Cookbook publishers have long mined New Orleans’s famous cuisine, releasing books on its classic restaurants (Commander’s Palace, Brennan’s) and legendary chefs (Emeril Lagasse, Susan Spicer). Although most don’t become national bestsellers, a recent title, Cooking Up a Storm: Recipes Lost and Found from The Times-Picayune of New Orleans by Marcelle Bienvenu and Judy Walker (Chronicle) was nominated for a James Beard Award this year (it lost to another Southern-themed cookbook, Screen Doors and Sweet Tea). This fall brings two more New Orleans-focused cookbooks, DamGoodSweet: Desserts to Satisfy Your Sweet Tooth, New Orleans Style by David Guas and Raquel Pelzel (Taunton Press) and My New Orleans: The Cookbook by John Besh (Andrews McMeel Publishing).

Neither publisher is based in New York (Taunton is in Newtown, Conn., and AMP is in Kansas City, Mo.), and both are in the process of defining themselves as serious players in the cookbook field. Taunton won two IACP awards this year, for Chanterelle by David Waltuck and Andrew Friedman,and The Food You Crave: Luscious Recipes for a Healthy Life by Ellie Krieger (which also won a Beard award). AMP took home an IACP award for The Art and Soul of Baking, part of its successful Sur la Table publishing program. Both publishers tout their New Orleans books as fitting in with their existing publishing programs, thanks to the authors’ voices.

Taunton spokesperson Pamela Duevel calls DamGoodSweet, which pubs in November,“a Taunton house favorite,” and acquiring editor Carolyn Mandarano credits that to author David Guas’s talent, attitude and commitment. “David’s voice is so passionate. He loves the city,” Mandarano said. Guas grew up in New Orleans, and was previously executive pastry chef for a group of restaurants in Washington, D.C., where he now lives. DamGoodSweet is a combination of a memoir and a cookbook, where the author’s memory of going to Galatoire’s on Bourbon Street with his family every year for Christmas leads into a recipe for Double Chocolate Bread Pudding with Salter Bourbon Caramel Sauce.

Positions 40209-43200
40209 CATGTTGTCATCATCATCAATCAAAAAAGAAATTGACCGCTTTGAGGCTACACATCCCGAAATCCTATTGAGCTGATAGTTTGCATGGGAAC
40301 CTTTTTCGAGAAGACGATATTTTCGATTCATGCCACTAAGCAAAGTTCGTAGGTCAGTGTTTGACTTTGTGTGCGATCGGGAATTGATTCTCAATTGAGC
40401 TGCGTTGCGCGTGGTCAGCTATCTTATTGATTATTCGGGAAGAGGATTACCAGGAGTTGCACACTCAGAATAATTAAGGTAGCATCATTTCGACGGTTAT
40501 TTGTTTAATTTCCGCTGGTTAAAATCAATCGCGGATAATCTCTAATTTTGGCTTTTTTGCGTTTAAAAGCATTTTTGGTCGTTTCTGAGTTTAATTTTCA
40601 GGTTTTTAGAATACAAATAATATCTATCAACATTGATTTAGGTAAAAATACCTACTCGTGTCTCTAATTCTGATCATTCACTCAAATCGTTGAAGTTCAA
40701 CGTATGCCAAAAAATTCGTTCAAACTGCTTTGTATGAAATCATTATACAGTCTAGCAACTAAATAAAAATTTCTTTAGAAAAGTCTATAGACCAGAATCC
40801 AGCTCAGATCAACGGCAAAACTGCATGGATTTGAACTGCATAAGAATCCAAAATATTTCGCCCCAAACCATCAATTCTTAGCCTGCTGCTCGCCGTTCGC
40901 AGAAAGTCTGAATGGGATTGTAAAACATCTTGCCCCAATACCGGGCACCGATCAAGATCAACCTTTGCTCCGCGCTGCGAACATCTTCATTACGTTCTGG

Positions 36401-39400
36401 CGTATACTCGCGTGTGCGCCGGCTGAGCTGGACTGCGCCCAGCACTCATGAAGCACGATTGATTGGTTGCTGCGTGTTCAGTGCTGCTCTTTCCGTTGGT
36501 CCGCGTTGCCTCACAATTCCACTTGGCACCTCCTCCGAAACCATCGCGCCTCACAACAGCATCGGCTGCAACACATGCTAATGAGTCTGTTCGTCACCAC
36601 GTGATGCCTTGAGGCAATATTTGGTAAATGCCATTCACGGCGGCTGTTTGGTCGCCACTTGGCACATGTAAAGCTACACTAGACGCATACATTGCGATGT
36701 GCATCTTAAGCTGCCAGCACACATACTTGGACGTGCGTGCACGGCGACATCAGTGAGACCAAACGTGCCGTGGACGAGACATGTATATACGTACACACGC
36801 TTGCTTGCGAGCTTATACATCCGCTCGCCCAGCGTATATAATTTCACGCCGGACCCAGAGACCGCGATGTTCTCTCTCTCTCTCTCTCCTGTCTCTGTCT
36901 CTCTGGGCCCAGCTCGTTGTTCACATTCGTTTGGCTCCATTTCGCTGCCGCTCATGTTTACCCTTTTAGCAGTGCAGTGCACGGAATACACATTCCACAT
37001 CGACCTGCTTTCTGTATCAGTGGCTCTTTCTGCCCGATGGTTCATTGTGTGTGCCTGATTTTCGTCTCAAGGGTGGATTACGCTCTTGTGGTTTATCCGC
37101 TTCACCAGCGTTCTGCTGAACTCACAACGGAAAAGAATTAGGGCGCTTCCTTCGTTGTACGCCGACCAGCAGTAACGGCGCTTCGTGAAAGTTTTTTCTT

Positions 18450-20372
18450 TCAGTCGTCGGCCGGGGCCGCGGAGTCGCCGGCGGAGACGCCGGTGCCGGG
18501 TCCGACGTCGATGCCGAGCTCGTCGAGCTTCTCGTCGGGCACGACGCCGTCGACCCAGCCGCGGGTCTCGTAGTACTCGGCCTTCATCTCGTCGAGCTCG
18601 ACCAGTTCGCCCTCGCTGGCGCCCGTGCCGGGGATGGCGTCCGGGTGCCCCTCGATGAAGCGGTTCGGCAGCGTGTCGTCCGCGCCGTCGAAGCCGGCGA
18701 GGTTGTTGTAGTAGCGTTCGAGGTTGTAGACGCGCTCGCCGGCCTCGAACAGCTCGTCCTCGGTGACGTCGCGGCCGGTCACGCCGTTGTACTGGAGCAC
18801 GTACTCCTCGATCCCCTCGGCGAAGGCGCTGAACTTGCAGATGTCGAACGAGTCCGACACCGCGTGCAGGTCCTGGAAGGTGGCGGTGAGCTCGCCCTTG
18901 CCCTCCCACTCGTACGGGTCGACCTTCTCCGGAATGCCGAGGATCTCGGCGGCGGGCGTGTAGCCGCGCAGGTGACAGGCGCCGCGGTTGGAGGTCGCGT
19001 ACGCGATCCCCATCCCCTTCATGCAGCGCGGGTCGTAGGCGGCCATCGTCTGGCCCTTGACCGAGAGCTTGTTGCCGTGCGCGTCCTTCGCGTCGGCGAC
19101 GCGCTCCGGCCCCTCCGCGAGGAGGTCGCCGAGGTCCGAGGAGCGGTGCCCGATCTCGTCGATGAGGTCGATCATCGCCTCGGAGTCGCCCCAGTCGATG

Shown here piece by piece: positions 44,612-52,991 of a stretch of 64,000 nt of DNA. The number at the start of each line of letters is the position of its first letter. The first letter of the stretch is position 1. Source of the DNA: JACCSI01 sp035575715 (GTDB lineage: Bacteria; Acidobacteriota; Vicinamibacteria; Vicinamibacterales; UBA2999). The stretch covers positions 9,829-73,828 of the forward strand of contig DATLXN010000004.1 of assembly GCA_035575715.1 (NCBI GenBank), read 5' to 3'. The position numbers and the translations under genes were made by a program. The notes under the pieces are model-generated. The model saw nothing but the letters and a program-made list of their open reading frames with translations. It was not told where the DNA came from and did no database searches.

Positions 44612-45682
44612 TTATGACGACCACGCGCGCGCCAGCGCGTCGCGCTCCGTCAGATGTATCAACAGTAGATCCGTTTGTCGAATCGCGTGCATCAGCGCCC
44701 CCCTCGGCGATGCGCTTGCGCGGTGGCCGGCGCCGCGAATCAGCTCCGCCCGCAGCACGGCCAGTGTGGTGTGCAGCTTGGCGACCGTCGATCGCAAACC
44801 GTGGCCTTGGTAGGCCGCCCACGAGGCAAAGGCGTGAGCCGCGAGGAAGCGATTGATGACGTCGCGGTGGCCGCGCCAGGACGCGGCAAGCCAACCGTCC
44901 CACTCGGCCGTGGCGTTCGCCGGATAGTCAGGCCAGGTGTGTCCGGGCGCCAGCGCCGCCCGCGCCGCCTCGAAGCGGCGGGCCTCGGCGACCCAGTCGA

My New Orleans, an October publication, is also a collection of recipes and stories; John Besh grew up in Slidell, La., across Lake Pontchartrain from New Orleans. His establishment Restaurant August was one of the first to reopen after Hurricane Katrina. “I love this book, so it’s not hard to get enthusiastic about it,” said publisher Kirsty Melville. Since joining AMP in 2005, Melville has focused on “establishing credibility that we were serious about cookbooks.” And she says publishing Besh’s book—which has in-depth chapters on feast days, Creole tomatoes and other culinary aspects of New Orleans—“is a further extension of that.”

Both Taunton and AMP have big expectations for their books, and not just in the South. Besh will launch his book at a party in New Orleans in October, but will then tour to Dallas, Houston, San Francisco, Kansas City, Baton Rouge, Chicago, Toronto and New York. (He’ll also be appearing on Top Chef Masters this week.) Taunton says there has been a strong national media response to the DamGoodSweet galleys it sent out, and Guas will be on Today in November.